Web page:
Materials and methods

Participants

Kennesaw State University Institutional Review Board approved this study and written consent was obtained by each participant prior to any data collection. A total of 115 individuals volunteered for this study. In order to qualify, participants needed to be between the ages of 18–65 years. Exclusion criteria included pregnant women, along with those missing limbs or with pacemaker implants. Subjects were split into three different groups; 1) normal weight (n = 40; NW = BMI < 25.0 kg/m2 and WC < 88.0 and 102.0 cm for women and men, respectively); 2) overweight (n = 40; OWBMI = BMI ≥ 25.0 kg/m2); 3) overweight (n = 35; OWBMI+WC = BMI ≥ 25.0 kg/m2 and WC ≥ 88.0 and 102.0 cm for women and men, respectively). Participant characteristics are displayed in Table 1.

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Table 1. Subject characteristics (mean ± standard deviation).

https://doi.org/10.1371/journal.pone.0206866.t001

Procedures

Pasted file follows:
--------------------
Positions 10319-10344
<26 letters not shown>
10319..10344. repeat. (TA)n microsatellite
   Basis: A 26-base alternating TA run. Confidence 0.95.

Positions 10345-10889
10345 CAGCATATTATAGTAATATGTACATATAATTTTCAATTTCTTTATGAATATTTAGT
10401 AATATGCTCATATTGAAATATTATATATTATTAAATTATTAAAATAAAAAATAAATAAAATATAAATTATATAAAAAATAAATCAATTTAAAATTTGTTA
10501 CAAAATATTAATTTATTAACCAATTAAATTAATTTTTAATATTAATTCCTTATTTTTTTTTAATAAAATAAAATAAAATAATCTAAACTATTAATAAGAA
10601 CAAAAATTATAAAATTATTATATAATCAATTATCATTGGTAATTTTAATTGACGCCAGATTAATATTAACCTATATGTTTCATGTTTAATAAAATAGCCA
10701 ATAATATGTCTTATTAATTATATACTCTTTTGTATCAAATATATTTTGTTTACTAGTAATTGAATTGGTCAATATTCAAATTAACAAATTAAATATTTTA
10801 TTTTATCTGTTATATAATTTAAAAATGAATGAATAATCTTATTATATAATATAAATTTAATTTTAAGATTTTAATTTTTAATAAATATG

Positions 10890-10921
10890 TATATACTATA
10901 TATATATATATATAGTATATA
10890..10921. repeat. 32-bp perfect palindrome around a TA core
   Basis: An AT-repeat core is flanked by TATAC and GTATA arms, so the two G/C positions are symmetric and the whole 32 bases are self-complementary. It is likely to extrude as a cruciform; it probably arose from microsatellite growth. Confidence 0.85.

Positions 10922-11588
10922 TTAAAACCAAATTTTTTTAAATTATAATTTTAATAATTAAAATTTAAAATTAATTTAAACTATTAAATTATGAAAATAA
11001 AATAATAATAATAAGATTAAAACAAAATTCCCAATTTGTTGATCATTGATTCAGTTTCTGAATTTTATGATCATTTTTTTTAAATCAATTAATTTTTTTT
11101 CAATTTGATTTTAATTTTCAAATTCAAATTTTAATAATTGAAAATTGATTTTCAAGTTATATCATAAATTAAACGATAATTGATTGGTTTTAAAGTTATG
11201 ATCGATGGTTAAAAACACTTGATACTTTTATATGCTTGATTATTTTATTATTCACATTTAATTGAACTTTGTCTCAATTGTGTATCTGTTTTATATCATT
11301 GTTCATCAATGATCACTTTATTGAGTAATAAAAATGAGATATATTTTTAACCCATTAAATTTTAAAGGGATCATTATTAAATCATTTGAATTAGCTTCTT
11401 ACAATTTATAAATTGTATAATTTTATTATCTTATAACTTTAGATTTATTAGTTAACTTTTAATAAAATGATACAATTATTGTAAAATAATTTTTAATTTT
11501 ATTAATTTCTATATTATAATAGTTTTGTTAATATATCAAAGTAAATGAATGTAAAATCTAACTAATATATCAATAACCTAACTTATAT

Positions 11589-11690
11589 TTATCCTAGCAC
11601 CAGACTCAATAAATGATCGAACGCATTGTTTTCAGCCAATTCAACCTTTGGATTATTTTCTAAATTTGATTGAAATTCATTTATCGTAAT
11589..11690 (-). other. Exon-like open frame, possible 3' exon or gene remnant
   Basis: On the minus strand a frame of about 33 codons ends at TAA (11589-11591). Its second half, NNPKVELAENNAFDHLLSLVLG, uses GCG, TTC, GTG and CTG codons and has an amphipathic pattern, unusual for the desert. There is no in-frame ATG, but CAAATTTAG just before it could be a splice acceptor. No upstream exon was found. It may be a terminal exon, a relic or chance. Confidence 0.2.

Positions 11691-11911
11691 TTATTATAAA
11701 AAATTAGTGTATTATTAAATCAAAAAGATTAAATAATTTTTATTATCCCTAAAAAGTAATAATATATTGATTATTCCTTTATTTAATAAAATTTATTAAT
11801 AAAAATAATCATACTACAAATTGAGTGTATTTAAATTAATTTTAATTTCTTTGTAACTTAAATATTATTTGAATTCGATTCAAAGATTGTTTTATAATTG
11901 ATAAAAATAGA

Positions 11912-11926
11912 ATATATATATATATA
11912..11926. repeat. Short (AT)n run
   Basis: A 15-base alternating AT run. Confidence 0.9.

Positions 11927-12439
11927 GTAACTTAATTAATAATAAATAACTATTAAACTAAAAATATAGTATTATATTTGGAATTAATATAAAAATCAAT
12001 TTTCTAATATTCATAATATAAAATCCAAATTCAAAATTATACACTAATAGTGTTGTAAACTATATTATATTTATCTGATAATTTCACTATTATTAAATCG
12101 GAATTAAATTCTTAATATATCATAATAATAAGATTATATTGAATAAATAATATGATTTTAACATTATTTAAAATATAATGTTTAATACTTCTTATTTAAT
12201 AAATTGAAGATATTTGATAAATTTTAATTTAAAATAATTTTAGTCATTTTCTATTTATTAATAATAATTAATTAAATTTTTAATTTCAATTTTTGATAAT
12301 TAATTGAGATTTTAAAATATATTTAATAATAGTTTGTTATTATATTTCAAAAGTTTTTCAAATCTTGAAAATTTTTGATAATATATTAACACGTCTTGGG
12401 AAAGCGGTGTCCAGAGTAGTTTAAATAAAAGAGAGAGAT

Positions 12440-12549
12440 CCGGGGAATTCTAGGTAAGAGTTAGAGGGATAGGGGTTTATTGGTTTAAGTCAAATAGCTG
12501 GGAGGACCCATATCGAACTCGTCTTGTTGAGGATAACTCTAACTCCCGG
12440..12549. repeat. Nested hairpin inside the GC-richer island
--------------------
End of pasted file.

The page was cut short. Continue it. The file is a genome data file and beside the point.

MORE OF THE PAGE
A single visit lasting approximately 45–60 minutes was required for each participant and all assessments were completed within the university’s exercise physiology laboratory. In order to ensure standardized conditions, each participant was instructed to abstain from exercising and consuming alcohol for 24 hours and to abstain from eating or drinking, with the exception of water, for four hours prior to testing. Lastly, they were instructed to wear minimal, tight fitting, lycra attire that was free from metal. In the case that a participant did not have the proper attire, tight fitting lycra shorts and sports bra were provided as needed. Upon arrival for testing, participants completed a written consent form and a demographic questionnaire that gathered information on sex and race.